The winter really seemed to zip right by this year, probably because we spent a few weeks traveling and missed much of the winter on the mountain. Though we very much enjoyed our travels, I’m still a bit sad that I missed the winter wonder of the Sandias. The winters in New Mexico are shorter than the long dreary Midwest winters of my childhood. It really seems (at least to me) that New Mexico winters trend right along with the lunar winter solstice, with the weeks leading up to and following the solstice really being the peak of the winter. As the days get longer and the sun gets warmer, the snow slowly melts away, and the dry weather returns.
New Mexico February is a real treat with warm, sunny days and chilly nights. It’s almost easy to forget that the harsh spring winds are just around the corner. Spring is more prohibitive to outdoor pursuits than winter, with the family trapped inside by breath-seizing winds and eye-burning dust. I spent the better part of last spring struggling in vain to keep the desert outside my doors, perpetually sweeping sand off the floors and windows, and delicately removing the fine red dust from all of my electronics. Our printer was the only casualty last year, but now we’re gearing up for another round.
We’re also gearing up for our first season of gardening in our new home. Our last garden was in the drained wetlands of East Central Illinois, where I spent the better part of my time trying to keep the swamp out of my basement. Our “compost method” consisted of dumping our vegetable scraps between the rows of our garden and letting the consistent rain and plentiful earthworms work their magic. Gardening was rather effortless, and we reaped unearned rewards. This experience will be quite different, and we are looking forward to the challenge. Today, I decided to put on my chicken boots and take another quick photo tour around the house.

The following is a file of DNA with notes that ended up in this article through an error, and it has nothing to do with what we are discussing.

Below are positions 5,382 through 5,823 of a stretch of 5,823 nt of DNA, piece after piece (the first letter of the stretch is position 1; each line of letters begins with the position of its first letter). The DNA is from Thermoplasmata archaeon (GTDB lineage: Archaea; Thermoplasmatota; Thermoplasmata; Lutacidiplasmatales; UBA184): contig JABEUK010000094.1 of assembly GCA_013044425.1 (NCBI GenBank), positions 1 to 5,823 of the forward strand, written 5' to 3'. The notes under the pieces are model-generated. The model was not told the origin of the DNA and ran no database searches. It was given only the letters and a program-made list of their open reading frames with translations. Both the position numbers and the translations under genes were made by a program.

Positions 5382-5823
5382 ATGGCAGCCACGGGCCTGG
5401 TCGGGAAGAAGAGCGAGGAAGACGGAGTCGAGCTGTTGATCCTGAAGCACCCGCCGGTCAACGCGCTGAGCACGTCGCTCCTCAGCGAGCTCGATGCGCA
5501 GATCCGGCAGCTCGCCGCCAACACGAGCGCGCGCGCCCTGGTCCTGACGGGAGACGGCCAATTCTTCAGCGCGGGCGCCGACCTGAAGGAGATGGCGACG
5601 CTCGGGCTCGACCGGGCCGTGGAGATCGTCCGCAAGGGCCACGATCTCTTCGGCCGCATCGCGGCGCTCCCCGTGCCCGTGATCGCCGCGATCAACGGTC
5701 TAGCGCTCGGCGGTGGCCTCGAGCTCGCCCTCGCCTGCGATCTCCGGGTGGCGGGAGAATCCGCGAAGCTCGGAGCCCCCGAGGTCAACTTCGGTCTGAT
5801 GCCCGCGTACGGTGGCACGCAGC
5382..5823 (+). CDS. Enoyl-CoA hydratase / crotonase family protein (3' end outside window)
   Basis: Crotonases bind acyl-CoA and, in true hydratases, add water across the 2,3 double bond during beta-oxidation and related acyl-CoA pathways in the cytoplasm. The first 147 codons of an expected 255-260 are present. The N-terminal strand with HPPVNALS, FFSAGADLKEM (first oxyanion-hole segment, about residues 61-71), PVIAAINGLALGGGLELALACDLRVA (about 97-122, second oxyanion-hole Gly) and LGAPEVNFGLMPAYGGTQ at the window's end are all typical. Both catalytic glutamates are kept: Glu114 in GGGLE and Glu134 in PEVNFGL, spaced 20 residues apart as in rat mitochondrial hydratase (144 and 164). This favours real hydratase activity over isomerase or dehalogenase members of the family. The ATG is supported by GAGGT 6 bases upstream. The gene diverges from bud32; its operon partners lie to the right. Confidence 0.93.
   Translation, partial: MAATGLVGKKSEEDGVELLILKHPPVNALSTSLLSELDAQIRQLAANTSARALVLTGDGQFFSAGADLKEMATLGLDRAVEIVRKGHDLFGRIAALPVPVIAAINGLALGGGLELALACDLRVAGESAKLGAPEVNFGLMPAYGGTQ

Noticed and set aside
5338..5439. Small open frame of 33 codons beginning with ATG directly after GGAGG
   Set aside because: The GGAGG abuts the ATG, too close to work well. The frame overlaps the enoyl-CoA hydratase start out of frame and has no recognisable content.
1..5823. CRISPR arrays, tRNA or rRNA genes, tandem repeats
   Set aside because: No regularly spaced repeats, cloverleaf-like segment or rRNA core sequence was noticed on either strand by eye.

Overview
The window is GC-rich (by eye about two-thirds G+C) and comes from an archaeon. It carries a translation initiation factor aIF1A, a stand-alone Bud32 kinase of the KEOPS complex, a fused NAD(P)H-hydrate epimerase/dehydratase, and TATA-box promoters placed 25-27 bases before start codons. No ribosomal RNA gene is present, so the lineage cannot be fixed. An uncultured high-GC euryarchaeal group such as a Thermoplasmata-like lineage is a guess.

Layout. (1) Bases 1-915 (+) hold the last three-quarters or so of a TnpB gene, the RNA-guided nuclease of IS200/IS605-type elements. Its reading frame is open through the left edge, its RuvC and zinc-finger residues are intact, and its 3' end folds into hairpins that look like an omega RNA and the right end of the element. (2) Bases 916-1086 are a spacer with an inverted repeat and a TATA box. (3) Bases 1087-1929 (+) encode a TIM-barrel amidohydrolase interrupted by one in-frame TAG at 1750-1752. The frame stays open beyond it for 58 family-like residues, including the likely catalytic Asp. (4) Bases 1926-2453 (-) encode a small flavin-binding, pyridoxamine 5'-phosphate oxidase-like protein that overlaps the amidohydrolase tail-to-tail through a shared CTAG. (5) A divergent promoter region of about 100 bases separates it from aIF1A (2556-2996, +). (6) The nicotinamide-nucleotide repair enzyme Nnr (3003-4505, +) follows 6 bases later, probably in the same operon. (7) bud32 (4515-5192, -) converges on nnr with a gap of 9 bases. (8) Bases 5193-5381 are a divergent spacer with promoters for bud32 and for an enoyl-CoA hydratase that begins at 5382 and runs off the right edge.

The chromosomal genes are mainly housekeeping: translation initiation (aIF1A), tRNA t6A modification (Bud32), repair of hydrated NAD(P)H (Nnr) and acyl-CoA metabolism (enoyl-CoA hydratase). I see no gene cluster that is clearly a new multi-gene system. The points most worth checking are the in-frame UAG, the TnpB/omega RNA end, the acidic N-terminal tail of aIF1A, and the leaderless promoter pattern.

|Our composting partners -- Shark and the ladies|
After our recent travels, we began a composting venture assisted by our chickens. We created a compost heap inside their run. Instead of turning the compost, we simply place all our compostables down there – things the chickens want to eat and things they don’t. They dig through the mess to find the good bits, simultaneously turning the soil and leaving their contributions, too. Their nitrogen-rich manure makes a terrific addition to the turned, rich soil.
|A hen doing her part to turn the soil.|
|Path from chicken run to garden|
We have selected an area on the Northface of the hillside as our permanent garden plot, where the snow insulates and protects the soil all winter, and the rainwater flows vigorously during monsoons. Though I’m not sure we’ll use it this year, we are tending the soil in several tiers cascading down the hillside for future gardening. For that time between the last snowfall and the start of monsoons, when precipitation is nil, we will be installing water catchment under the deck.
|The steep climb back to the house|
|Site of future greenhouse|
The big project of this season will be the greenhouse. I am very excited that the Hubby has developed plans to build a greenhouse (for around $300) to be attached to the home on the south side of our bedroom. This means that next winter, I should never be without tomatoes, chard, or fresh herbs, accessed without leaving the warmth of my home. And the kicker? Our bedroom is the coldest room in the house (mainly the result of the orientation in relation to the dominant winds and location over the un-insulated garage). The heat from the attached south-facing greenhouse should provide ample heat and moisture during the cold, dry winter.
We will most likely do the rest of our gardening this season in coldframes along the exterior walls of our house. Without the necessary water catchment, the larger project of the tiered gardens is prohibitive unless we drained our well, which we cannot do as stewards of our environment.
All in all, we are very excited to begin this new step toward independence from the corporate influences over our food sources. It doesn’t get much more locavore than eggs and chicken from the backyard and herbs and veggies from the front yard.
I’ll continue to update the blog as we make changes and learn new things about high desert horticulture, which will inevitably shape the way we feed our family of five for (almost) free.